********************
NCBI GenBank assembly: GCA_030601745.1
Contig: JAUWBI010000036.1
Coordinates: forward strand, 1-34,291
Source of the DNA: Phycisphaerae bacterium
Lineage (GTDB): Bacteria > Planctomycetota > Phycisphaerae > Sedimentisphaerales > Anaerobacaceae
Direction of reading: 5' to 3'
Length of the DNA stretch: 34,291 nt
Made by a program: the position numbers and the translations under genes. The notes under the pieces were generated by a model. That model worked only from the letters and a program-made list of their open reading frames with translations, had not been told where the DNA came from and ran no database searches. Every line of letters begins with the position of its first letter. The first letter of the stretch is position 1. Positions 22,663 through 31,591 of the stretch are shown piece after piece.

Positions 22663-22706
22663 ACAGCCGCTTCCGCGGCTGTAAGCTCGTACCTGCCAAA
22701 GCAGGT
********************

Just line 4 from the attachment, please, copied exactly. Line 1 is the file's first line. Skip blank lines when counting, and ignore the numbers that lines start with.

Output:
Source of the DNA: Phycisphaerae bacterium